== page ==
Why Startups Fail: A New Roadmap for Entrepreneurial Success | Tom Eisenmann
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If you want your startup to succeed, you need to understand why startups fail.
“Whether you’re a first-time founder or looking to bring innovation into a corporate environment, Why Startups Fail is essential reading.”—Eric Ries, founder and CEO, LTSE, and New York Times bestselling author of The Lean Startup and The Startup Way
Why do startups fail? That question caught Harvard Business School professor Tom Eisenmann by surprise when he realized he couldn’t answer it.
So he launched a multiyear research project to find out. In Why Startups Fail, Eisenmann reveals his findings: six distinct patterns that account for the vast majority of startup failures.
• Bad Bedfellows. Startup success is thought to rest largely on the founder’s talents and instincts. But the wrong team, investors, or partners can sink a venture just as quickly.
• False Starts. In following the oft-cited advice to “fail fast” and to “launch before you’re ready,” founders risk wasting time and capital on the wrong solutions.
• False Promises. Success with early adopters can be misleading and give founders unwarranted confidence to expand.
• Speed Traps. Despite the pressure to “get big fast,” hypergrowth can spell disaster for even the most promising ventures.
• Help Wanted. Rapidly scaling startups need lots of capital and talent, but they can make mistakes that leave them suddenly in short supply of both.
• Cascading Miracles. Silicon Valley exhorts entrepreneurs to dream big. But the bigger the vision, the more things that can go wrong.
Drawing on fascinating stories of ventures that failed to fulfill their early promise—from a home-furnishings retailer to a concierge dog-walking service, from a dating app to the inventor of a sophisticated social robot, from a fashion brand to a startup deploying a vast network of charging stations for electric vehicles—Eisenmann offers frameworks for detecting when a venture is vulnerable to these patterns, along with a wealth of strategies and tactics for avoiding them.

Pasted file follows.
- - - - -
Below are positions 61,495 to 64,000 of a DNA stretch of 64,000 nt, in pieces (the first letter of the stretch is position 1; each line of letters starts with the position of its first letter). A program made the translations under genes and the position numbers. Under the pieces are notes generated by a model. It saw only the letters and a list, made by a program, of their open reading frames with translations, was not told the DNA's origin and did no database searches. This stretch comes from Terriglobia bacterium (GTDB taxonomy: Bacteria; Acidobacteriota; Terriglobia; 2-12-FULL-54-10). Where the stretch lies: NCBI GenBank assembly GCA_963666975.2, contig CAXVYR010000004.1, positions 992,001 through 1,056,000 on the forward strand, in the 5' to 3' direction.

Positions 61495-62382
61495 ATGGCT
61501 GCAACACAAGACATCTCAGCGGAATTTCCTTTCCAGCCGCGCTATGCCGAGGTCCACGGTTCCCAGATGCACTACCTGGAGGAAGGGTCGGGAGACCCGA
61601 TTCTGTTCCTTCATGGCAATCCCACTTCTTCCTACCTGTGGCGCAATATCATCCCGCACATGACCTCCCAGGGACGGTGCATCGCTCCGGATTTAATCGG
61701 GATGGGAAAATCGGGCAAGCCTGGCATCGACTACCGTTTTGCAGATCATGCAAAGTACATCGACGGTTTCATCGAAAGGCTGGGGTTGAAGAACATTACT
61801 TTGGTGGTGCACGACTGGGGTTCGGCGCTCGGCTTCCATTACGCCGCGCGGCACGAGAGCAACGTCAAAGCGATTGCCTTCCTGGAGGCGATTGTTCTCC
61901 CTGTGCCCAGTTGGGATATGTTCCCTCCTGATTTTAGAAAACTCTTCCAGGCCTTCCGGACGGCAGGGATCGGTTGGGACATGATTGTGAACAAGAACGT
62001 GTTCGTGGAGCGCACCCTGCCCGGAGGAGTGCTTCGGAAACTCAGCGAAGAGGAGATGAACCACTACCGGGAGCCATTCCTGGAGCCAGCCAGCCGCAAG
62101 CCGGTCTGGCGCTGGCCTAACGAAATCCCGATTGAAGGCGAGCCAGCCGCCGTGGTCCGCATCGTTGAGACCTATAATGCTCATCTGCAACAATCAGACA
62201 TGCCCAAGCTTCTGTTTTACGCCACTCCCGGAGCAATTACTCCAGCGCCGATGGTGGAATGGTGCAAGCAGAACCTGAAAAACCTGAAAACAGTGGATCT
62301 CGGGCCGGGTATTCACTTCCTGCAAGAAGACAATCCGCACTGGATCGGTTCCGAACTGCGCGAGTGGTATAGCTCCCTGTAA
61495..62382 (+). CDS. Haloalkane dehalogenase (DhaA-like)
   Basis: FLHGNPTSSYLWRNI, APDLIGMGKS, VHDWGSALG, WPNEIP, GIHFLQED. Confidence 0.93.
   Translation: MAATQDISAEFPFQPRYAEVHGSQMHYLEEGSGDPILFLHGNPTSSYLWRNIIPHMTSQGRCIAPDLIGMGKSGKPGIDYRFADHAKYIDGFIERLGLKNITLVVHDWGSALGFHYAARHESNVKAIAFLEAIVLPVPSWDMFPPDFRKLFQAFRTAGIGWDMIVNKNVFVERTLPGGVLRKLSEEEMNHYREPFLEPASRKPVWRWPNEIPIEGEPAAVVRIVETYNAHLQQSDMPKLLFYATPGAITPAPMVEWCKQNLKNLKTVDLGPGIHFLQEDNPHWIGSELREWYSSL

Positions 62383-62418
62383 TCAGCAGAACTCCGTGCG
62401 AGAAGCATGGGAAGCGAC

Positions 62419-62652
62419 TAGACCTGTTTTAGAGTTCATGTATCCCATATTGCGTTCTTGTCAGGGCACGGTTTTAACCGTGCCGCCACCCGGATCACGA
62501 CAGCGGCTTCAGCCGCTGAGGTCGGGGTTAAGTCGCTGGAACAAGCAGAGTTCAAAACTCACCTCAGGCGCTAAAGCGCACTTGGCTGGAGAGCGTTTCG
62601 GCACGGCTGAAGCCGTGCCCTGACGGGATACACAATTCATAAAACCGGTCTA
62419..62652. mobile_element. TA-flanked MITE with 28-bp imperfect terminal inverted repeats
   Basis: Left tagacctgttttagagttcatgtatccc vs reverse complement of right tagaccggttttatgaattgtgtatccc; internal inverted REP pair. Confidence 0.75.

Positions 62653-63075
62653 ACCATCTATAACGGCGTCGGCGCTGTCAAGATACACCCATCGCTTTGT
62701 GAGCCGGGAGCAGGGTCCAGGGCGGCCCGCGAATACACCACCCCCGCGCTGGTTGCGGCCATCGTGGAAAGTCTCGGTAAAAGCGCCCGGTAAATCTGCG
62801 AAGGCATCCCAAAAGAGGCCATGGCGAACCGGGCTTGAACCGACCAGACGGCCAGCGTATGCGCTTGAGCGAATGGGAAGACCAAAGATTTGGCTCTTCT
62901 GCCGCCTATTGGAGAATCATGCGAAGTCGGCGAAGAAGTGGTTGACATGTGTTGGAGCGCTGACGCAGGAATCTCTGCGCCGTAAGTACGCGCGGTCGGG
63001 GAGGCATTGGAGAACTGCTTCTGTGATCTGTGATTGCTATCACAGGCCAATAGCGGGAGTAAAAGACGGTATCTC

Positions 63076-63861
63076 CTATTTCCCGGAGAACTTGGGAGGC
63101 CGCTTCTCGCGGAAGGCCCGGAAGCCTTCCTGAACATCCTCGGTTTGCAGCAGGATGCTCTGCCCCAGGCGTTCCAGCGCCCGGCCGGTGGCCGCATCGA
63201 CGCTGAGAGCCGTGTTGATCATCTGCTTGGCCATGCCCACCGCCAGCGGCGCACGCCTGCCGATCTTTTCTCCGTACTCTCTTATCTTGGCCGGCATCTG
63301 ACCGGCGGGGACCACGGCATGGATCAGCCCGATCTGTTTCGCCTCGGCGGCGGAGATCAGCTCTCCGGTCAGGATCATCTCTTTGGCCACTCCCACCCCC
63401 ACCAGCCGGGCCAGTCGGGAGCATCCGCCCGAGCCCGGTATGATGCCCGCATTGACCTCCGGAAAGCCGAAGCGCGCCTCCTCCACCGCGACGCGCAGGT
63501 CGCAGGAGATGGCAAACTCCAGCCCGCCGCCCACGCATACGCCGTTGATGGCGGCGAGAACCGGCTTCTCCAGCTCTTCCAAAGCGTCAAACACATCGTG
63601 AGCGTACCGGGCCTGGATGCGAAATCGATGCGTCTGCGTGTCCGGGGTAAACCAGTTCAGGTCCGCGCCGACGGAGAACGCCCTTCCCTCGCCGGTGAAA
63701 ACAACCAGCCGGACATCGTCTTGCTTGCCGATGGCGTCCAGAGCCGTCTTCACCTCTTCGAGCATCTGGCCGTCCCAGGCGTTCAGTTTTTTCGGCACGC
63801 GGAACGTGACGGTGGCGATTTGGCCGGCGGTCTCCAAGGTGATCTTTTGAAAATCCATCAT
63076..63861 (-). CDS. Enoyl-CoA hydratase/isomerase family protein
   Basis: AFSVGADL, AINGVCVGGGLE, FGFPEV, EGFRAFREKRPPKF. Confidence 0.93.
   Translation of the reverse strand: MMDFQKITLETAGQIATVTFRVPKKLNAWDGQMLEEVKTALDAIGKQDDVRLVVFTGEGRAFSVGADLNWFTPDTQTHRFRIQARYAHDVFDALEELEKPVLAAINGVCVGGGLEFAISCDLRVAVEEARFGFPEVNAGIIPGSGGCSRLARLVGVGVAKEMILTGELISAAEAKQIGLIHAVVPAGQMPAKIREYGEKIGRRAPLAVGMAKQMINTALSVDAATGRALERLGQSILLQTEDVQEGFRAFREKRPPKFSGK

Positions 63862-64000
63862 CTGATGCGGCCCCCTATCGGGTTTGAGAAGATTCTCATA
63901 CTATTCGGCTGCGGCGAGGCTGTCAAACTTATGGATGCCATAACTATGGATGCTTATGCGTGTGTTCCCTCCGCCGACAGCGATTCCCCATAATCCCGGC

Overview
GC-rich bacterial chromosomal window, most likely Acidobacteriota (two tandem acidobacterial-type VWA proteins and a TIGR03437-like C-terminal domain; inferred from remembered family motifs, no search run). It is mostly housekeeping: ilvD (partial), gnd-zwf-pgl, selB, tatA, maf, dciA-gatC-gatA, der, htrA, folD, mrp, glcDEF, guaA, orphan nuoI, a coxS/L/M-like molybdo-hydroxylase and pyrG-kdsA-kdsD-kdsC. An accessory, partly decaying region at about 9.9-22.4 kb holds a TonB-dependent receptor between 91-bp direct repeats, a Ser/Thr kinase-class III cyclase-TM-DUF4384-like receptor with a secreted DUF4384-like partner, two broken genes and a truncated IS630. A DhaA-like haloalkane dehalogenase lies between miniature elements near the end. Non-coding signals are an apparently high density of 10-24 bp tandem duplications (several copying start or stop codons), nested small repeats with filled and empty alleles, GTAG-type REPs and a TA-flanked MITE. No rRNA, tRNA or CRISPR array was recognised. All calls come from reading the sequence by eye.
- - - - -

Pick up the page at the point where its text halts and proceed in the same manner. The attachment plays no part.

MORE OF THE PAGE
A must-read for founders at any stage of their entrepreneurial journey, Why Startups Fail is not merely a guide to preventing failure but also a roadmap charting the path to startup success.
“Launching and scaling a startup is like a game of chess: It requires laser focus, relentless prioritization, and contingency strategies galore. I’ve always wished there was a guidebook to help entrepreneurs avoid common pitfalls on their way to wherever they’re headed. Eisenmann has truly helped illuminated a path to success by shining a spotlight on common startup failure patterns. His insights are invaluable, whether you’re just getting started, or you’re eyeing your endgame.”—Jenn Hyman, co-founder and CEO, Rent the Runway
“It’s no secret that having a great idea isn’t enough to guarantee your success as an entrepreneur. I see it all the time on Shark Tank: Even the brightest, most driven founders with the most innovative ideas sometimes find themselves going down the wrong path and facing the decision of whether or not to close their business. Why Startups Fail is the perfect roadmap that each entrepreneurs needs to have in their back pocket to help them avoid those heartbreaking choices and continue to grow their business.”—Daymond John, star of ABC’s Shark Tank and New York Times bestselling author of The Power of Broke, Rise and Grind, and Powershift
“Once you start reading this book, you won’t be able to put it down. Eisenmann has masterfully explained in a clear, thoughtful way why startups fail in a clear, thoughtful way. This is a must-read for any entrepreneur, investor, or startup team member. By avoiding the biggest reasons companies fail, we will see more entrepreneurial success, which is something society needs more than ever.”—Michelle Zatlyn, co-founder and COO, Cloudflare
About the Author
Tom Eisenmann is the Howard H. Stevenson Professor of Business Administration at Harvard Business School (HBS) and the faculty co-chair of the Arthur Rock Center for Entrepreneurship. Since joining the HBS faculty in 1997, he’s led The Entrepreneurial Manager, an introductory course taught to all first-year MBAs, and launched fourteen electives on all aspects of entrepreneurship, including one on startup failure. Eisenmann has authored more than one hundred HBS case studies and his writing has appeared in The Wall Street Journal, Harvard Business Review, and Forbes.